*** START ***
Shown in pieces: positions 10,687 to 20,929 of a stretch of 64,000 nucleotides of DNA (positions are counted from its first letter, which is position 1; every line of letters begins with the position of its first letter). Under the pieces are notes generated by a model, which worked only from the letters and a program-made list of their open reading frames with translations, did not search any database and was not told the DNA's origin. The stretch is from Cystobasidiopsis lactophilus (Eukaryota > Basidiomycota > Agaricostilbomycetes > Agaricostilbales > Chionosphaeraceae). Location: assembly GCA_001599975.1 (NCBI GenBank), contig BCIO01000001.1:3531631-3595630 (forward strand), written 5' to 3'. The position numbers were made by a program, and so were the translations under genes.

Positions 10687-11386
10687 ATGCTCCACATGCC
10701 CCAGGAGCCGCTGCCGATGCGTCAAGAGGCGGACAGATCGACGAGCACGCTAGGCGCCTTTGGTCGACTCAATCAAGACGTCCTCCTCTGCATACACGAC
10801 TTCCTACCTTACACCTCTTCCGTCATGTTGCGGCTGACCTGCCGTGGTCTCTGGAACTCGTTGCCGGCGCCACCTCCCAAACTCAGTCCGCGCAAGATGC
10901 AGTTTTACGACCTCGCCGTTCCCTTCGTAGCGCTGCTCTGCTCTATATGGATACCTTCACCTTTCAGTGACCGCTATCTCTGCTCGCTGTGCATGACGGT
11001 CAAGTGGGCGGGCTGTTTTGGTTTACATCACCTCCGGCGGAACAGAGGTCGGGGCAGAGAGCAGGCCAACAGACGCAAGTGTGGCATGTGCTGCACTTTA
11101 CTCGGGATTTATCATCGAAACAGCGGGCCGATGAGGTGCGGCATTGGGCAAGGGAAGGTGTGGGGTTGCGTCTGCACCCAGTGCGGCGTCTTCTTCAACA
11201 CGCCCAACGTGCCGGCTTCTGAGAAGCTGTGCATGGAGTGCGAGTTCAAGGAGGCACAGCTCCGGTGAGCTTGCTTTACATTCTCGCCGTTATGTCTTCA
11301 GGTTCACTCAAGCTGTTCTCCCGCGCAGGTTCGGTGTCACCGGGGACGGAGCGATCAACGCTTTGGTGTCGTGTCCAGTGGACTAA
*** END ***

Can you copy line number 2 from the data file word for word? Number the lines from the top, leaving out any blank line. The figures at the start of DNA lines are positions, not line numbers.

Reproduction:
Positions 10687-11386